7 Practical Steps for Effective Brainstorming

Most attempts at brainstorming are doomed before they even start! Reverse this tendency by asking better questions, and generate better ideas that your organization is more likely to act on.

A group of people are herded into a room as a consequence of  urges to “get creative!”, “think outside the box!” & “There are no bad ideas!”.

Sound familiar? How many times have you walked into a room and just didn’t know where to start? Was it as painful as pulling teeth, or better yet, like trying to suck ideas out of your head that just weren’t there to begin with?

This post was inspired after reading a McKinsey Quarterly article on this very subject.

When any fiscal period comes to an end I’m usually called into organizations to help them learn from their recent past, and transform these learnings into rock solid action items that are going to keep them on track toward their year-end goals. This includes developing new ideas & sharing best-practices acquired through many years of multiple disciplined efforts across varying industry sectors around the planet.

What I liked about the article I read was its highlight of the “upfront” work that must take place before you ever get into the room.. and that’s why a Strategy in a Day exercise is so effective.

Where to start? Know your organization’s decision-making criteria..

One of the main reasons good ideas often go nowhere is that they are beyond the scope of what the organization would ever be willing to consider. “Think outside the box!” doesn’t help when external circumstances or company policies create bigger (sometimes invisible) boxes that the organization must live within.

Ask the right questions

That’s your second step, but how do you get to the right questions? For one, reseting assumptions & delving through open questioning is the best start. Use questions as the platform for idea generation. Build your exercise around a series of “right questions” that your team will explore in small groups. The trick is to identify questions with two characteristics, and start asking them before you even get into the room.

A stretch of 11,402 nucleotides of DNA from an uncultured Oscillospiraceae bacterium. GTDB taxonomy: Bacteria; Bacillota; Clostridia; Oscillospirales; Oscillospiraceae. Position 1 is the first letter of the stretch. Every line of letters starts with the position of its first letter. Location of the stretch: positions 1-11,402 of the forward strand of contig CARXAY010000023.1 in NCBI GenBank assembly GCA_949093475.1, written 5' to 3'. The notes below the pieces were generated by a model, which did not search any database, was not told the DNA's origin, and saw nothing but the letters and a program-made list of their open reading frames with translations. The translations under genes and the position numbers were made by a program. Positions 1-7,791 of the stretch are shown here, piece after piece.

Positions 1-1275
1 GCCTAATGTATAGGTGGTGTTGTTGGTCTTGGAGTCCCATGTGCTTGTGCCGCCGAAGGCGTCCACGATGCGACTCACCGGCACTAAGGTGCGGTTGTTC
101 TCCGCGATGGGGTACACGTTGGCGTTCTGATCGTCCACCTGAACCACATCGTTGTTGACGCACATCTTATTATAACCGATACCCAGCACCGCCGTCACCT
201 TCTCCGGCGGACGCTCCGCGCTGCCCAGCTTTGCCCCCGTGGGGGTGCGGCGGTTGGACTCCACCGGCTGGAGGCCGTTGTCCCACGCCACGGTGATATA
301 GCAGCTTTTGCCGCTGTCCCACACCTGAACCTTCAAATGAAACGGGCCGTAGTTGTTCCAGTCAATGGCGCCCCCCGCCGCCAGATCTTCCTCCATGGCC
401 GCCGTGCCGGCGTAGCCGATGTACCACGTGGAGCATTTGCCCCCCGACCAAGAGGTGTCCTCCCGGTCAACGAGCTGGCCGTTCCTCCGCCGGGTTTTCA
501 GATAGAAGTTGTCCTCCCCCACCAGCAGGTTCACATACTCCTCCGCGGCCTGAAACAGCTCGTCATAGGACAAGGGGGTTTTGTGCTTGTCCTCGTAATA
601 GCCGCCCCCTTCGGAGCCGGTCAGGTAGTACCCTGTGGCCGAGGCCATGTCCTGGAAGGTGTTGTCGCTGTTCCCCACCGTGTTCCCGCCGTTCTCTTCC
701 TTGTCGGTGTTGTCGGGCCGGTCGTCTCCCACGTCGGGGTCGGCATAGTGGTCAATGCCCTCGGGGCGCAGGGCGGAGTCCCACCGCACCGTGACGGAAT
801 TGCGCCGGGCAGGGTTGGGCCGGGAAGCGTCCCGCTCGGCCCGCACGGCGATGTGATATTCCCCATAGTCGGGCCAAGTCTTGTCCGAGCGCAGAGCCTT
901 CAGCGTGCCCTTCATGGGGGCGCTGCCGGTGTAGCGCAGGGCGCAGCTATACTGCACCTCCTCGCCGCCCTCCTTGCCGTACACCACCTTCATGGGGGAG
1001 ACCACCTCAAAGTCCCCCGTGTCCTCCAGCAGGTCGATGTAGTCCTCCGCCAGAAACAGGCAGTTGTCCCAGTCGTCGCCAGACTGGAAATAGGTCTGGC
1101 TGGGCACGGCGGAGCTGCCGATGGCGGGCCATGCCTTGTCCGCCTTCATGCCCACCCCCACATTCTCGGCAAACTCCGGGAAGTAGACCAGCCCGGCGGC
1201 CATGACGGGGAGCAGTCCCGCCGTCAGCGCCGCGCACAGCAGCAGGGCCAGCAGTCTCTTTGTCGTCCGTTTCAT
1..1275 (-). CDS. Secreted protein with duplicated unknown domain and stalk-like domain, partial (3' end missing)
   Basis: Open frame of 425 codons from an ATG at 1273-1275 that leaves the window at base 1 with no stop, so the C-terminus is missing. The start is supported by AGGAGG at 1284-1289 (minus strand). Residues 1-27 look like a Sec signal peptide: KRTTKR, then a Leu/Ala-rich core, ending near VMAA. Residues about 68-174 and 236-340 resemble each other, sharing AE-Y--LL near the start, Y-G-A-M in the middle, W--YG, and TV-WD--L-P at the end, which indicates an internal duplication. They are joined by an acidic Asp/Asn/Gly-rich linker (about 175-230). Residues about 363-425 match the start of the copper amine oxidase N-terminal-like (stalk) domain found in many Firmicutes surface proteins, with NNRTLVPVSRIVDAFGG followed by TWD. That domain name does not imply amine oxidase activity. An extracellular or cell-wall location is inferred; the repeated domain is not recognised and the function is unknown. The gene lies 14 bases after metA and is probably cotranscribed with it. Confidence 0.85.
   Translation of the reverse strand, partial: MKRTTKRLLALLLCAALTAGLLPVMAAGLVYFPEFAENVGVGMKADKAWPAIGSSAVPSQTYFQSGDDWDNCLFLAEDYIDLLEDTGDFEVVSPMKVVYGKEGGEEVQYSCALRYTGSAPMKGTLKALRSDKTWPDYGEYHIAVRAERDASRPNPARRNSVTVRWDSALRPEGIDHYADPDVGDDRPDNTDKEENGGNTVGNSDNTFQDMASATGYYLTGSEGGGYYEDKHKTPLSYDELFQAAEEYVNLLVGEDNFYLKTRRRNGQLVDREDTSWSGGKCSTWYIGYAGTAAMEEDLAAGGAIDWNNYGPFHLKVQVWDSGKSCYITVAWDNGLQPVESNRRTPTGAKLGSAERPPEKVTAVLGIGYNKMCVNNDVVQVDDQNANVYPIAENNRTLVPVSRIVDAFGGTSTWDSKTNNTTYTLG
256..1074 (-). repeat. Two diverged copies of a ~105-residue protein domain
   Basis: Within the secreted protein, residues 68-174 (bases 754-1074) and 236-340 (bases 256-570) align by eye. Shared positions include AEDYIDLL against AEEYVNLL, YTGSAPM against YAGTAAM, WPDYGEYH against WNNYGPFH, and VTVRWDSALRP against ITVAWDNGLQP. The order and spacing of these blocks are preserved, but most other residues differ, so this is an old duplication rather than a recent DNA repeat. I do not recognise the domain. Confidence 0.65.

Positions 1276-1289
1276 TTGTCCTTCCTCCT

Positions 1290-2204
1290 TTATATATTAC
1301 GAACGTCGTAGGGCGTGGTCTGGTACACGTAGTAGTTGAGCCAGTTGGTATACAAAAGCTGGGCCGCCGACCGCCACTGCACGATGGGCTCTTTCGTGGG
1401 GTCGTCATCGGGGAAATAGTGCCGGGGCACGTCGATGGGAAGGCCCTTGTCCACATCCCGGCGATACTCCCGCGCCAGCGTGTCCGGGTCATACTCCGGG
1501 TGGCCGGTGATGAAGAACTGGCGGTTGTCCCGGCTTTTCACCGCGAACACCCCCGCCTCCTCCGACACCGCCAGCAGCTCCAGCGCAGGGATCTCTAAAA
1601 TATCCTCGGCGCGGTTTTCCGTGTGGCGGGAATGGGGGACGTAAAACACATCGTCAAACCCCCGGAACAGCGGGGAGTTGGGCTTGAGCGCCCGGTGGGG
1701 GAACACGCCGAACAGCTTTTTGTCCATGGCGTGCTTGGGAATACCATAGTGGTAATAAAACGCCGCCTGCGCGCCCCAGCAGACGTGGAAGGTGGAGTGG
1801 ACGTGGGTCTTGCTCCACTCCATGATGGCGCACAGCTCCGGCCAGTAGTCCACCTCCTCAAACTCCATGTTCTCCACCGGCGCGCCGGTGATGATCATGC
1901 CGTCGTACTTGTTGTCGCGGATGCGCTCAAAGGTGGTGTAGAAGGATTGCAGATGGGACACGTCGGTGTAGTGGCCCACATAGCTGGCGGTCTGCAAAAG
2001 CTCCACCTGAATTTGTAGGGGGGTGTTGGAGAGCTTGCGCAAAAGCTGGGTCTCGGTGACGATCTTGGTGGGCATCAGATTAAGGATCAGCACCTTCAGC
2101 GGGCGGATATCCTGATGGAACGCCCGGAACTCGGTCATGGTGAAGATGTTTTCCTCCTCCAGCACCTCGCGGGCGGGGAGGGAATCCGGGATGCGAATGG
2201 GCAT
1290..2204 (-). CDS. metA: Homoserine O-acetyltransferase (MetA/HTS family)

First, they should force your participants to take a new and unfamiliar perspective. Why? Because whenever you look for new ways to attack an old problem you naturally gravitate toward thinking patterns that worked in the past. Research shows that, over time, you’ll come up with fewer good ideas, despite increased effort. Changing your participants’ perspective will shake up their thinking.

Second,  a characteristic of a right question is that it limits the conceptual space your team will explore, without being so restrictive that it forces particular answers or outcomes.

Choose the right people

The rule here is simple: pick people who can answer the questions you’re asking. Example, I recently invited an internal layer of middle management who had never participated in a collective brainstorming with the senior executive team. The frankness, differing perspective & practical (moderated) dialogue identified practicalities that would otherwise have stayed below the surface.

Divide and conquer

Isolate “idea crushers”.. These people are otherwise suitable for the workshop but, intentionally or not, typically prevent others from suggesting good ideas. They come in three varieties: bosses, “big mouths,” and subject matter experts. As a facilitator, make sure that everyone at the table feels equal, regardless of hierarchical position occupied or years of seniority.

Keep a structured pace

Moving from analyzing “what’s working” & “what’s not” straight into creating new opportunities & action items. Assign accountability for the focus areas for the upcoming fiscal period even before you identify your top five priorities in each of these focus areas. This will help ensure ownership!

Wrap it up & make it count

Make sure you end your session with a summarization of the actions agreed & who is accountable for what. Tip.. “accountable” means someone makes sure something happens, where “responsible” means the people who will actually carry-out the SMART Criteria based action plan.

Follow up quickly & often

Don’t let more than 15 day intervals go by without taking “pulse checks” to track the progress of each focus area & respective 2-5 top priorities. This is the future of your organization you’re tracking.. anything less is simple irresponsibility.

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